Rand Paul opens door to backing healthcare bill on key hurdle
© Keren Carrion

Sen. Rand PaulRandal (Rand) Howard PaulPaul clashes with Booker, Harris over anti-lynching bill Rand Paul holding up quick passage of anti-lynching bill Democratic senator to offer amendment halting 'military weaponry' given to police MORE (R-Ky.) is opening the door to helping GOP leadership get a healthcare bill over a key procedural hurdle.

The Kentucky Republican said on Thursday that he would support the motion to proceed to the House-passed healthcare bill, which is being used as a vehicle for any action, if he could get a deal on amendments.

"If they want my vote, they have to at least agree that we're going to at least have a vote on clean repeal," Paul told reporters.

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The Kentucky Republican floated that Senate leadership should guarantee votes on some of the caucus's most prominent healthcare proposals — including repeal-only, repeal-and-replace and a bill created by Sens. Bill Cassidy (R-La.) and Susan CollinsSusan Margaret CollinsOVERNIGHT DEFENSE: Murkowski, Mattis criticism ratchets up pressure on GOP over Trump| Esper orders hundreds of active-duty troops outside DC sent home day after reversal | Iran releases US Navy veteran Michael White Murkowski, Mattis criticism ratchets up pressure on GOP over Trump GOP Sen. Murkowski 'struggling' with whether to vote for Trump MORE (R-Maine) — as a way to get him on board.

"I think they're pretty equal in support. Let's do a random selection. Let's have three or four of them, put them in random order, the first day, equal billing. I think that's a compromise. I'm willing to get on the bill," he said.

Senators are expected to hold a procedural vote on Tuesday.

Senate Majority Leader Mitch McConnellAddison (Mitch) Mitchell McConnellTrump vows to campaign against Murkowski after senator's criticism Senate advances conservation fund bill, House introduces companion Paul clashes with Booker, Harris over anti-lynching bill MORE (R-Ky.) will need the support of at least 50 GOP senators to take up the House bill and let senators offer amendments, including clean repeal, the Better Care Reconciliation Act or other proposals.

Three GOP senators have said they would not take up the bill if it's to proceed to a repeal-only proposal. Paul and GOP Sen. Susan Collins (R-Maine) do not support the Senate GOP repeal-and-replace plan.

Paul is widely viewed as one of the most entrenched "no" votes within the GOP caucus on healthcare. If leadership is able to win him over, it could bolster their chances to at least debate — if not ultimately pass — healthcare legislation.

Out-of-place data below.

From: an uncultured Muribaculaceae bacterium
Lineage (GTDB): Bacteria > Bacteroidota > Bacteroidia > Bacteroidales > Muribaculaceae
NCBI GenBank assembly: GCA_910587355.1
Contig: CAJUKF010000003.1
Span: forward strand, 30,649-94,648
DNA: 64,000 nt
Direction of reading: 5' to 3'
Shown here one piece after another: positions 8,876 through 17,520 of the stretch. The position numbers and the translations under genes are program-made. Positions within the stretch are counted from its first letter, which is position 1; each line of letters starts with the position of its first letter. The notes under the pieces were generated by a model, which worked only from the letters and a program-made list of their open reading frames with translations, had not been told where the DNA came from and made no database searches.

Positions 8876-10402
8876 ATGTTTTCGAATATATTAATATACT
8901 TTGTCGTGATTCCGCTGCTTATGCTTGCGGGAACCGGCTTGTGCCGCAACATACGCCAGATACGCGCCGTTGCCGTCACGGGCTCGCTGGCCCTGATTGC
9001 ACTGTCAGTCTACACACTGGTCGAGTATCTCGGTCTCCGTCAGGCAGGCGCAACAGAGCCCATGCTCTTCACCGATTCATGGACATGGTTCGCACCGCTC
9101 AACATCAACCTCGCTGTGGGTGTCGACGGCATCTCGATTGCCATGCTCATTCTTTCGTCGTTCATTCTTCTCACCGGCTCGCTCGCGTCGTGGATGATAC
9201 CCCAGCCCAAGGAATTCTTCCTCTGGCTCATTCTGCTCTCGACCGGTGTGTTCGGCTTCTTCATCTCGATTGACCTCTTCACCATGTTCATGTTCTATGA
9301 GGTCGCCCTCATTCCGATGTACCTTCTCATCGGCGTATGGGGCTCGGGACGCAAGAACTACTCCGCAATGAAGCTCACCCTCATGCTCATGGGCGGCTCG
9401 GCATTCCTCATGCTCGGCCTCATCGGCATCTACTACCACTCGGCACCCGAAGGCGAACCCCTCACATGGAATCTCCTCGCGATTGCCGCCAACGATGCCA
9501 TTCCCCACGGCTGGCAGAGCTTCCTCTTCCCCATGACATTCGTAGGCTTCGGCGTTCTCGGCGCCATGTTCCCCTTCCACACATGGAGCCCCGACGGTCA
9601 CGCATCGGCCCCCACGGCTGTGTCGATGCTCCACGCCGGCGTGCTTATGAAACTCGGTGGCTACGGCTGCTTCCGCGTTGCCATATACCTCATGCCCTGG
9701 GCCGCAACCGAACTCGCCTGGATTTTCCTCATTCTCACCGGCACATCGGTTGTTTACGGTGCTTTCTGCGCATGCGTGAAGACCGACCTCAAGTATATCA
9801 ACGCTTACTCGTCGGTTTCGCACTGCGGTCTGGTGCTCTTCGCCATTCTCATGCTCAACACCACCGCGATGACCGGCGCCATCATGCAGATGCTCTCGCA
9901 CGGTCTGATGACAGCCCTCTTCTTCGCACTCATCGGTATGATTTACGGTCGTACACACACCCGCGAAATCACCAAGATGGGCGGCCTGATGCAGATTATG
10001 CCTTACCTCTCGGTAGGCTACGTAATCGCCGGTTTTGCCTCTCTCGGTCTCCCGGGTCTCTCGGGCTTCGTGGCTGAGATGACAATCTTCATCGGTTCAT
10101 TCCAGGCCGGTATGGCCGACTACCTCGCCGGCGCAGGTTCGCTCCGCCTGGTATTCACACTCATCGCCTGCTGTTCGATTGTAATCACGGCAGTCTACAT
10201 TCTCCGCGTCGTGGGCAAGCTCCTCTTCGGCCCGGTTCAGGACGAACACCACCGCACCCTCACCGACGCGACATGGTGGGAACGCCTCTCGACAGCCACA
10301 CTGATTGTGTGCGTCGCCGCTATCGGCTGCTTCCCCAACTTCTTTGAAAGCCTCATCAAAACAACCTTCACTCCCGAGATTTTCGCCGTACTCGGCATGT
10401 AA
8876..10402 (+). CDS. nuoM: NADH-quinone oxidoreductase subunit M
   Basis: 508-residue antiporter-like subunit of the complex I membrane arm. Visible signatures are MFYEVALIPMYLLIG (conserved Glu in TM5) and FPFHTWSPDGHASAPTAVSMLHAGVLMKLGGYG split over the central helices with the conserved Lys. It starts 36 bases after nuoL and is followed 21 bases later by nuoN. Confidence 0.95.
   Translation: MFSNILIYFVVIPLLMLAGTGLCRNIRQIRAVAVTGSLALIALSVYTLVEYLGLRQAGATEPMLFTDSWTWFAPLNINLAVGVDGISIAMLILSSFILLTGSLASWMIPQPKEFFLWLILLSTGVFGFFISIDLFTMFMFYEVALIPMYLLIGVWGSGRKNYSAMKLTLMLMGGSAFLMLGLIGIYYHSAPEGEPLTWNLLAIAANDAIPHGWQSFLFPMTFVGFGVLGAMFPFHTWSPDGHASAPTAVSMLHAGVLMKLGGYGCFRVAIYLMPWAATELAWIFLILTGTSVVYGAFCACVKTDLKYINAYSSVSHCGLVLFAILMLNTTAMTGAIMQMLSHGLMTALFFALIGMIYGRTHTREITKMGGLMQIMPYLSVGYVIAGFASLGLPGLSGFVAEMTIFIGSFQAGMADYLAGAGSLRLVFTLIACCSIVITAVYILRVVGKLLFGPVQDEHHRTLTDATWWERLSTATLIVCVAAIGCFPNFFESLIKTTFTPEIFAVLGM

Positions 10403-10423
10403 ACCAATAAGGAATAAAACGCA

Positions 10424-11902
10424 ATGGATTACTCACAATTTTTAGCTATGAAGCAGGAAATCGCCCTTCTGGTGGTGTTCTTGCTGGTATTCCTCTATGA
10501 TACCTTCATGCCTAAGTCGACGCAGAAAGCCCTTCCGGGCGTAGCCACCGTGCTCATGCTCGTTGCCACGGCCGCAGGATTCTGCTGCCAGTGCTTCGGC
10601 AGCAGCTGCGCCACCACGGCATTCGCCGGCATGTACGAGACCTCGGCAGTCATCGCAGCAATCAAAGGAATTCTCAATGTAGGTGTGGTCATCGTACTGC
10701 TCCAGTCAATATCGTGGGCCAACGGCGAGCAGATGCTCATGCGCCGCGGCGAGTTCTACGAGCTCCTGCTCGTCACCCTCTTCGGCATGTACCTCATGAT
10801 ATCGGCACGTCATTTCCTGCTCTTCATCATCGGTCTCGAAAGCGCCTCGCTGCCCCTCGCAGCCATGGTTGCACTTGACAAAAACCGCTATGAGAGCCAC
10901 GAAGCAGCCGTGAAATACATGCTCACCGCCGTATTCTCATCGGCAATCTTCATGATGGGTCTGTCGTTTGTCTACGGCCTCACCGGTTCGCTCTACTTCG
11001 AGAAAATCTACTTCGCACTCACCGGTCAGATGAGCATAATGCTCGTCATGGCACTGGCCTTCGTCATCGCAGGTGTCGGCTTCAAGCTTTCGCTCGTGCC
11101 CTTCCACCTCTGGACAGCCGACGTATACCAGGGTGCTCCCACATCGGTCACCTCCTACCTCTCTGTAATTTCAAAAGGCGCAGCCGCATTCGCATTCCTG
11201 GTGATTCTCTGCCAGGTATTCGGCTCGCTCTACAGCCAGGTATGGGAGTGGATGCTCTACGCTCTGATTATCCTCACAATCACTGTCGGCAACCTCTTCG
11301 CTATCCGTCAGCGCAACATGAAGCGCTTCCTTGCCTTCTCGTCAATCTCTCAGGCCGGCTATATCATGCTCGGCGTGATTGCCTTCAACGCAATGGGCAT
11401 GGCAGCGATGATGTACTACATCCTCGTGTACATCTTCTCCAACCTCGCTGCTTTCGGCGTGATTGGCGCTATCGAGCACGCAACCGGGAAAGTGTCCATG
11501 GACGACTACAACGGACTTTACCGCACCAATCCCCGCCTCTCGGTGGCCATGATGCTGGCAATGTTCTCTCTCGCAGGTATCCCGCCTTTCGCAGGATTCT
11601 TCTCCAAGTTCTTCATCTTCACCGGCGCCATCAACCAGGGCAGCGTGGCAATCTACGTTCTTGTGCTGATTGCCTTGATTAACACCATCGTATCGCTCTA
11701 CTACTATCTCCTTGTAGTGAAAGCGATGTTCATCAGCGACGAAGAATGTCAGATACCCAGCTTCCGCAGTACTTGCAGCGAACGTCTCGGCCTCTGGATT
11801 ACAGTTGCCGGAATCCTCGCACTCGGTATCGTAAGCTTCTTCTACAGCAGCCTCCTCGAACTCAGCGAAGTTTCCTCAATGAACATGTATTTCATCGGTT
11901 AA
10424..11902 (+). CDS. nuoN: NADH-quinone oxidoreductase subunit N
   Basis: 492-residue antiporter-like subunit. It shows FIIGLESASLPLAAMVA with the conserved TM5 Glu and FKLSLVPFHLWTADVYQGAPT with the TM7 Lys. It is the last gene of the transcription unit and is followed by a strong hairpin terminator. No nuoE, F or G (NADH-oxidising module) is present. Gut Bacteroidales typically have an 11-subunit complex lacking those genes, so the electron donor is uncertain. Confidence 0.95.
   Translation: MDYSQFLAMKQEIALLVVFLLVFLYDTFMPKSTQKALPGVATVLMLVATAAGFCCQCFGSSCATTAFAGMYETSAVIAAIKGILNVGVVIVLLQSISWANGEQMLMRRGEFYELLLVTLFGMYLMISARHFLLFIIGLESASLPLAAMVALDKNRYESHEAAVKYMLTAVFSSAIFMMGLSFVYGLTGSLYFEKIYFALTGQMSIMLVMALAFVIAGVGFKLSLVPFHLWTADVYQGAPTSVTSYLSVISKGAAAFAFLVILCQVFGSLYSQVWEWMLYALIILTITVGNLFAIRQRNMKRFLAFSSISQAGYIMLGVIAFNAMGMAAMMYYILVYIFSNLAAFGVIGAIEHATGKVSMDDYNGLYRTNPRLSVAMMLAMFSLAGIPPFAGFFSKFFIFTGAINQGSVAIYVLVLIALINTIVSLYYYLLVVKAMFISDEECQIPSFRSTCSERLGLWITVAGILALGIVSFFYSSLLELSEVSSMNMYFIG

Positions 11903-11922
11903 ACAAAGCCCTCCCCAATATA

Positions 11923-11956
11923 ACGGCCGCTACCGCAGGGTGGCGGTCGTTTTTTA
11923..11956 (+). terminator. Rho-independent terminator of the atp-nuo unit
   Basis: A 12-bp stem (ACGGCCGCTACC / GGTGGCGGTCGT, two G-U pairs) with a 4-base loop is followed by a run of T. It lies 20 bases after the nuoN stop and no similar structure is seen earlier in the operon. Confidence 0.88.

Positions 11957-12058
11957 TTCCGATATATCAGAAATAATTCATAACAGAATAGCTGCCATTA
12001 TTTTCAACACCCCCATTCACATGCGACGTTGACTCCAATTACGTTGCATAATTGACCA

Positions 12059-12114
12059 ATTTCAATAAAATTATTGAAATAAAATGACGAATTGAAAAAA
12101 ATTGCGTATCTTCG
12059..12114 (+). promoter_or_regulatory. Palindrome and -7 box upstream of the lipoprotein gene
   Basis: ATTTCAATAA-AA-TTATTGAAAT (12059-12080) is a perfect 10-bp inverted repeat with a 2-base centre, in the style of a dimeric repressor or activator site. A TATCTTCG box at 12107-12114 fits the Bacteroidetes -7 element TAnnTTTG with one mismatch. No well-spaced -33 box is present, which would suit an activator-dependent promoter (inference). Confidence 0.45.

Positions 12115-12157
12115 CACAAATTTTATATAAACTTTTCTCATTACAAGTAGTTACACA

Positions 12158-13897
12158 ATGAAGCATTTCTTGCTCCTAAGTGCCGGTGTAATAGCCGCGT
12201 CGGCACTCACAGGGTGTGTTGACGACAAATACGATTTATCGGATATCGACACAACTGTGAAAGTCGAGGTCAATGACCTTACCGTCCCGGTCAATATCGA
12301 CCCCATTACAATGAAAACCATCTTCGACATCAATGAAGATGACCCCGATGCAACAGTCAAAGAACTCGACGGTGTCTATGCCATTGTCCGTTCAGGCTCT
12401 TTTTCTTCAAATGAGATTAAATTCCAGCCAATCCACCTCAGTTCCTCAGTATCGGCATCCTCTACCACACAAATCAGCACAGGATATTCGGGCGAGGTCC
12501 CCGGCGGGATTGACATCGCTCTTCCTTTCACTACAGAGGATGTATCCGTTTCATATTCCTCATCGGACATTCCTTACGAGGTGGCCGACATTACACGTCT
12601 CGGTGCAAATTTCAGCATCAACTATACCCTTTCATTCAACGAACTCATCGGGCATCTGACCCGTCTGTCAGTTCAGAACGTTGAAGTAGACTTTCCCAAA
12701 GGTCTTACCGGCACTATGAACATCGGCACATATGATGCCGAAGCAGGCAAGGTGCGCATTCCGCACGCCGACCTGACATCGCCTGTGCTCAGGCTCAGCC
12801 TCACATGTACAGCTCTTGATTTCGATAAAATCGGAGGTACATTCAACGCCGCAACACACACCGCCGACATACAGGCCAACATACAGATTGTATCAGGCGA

McConnell's math is even narrower with Sen. John McCainJohn Sidney McCainKelly holds double-digit lead over McSally in Arizona: poll Montana barrels toward blockbuster Senate fight How Obama just endorsed Trump MORE (R-Ariz.), who announced on Wednesday night that he had been diagnosed with brain cancer, out of Washington. It's unclear when he will return.

With McCain absent and all other 99 senators voting, McConnell can only afford to lose one GOP senator.

Paul stressed that he was not yet on board with voting "yes" on the initial hurdle, adding that there has been "resistance" to his idea.

If the Senate is able to take up the House bill any senator will be able to offer an amendment under an hours-long "vote-a-rama," but Paul said he wanted a guarantee his amendment wouldn't get buried in a "four in the morning" vote.

"Up front we have a vote on clean repeal, and maybe BRCA, and maybe Collins-Cassidy. I think the major proposals could be put at the very front. We debate them on the first day," he said.

GOP leadership signaled that they might not know what the ultimate outcome will be, repeal-only or repeal-and-replace, until after they get on the House bill.

"Asking what the first amendment is going to be actually misses the point, because anybody that's got a better idea can offer that and nobody can stop them," said Sen. John CornynJohn CornynGOP chairmen stake out turf in Obama-era probes Cornyn presses DOJ to release results of investigation into Larry Nassar probe Minority caucuses call for quick action on police reform MORE (R-Texas).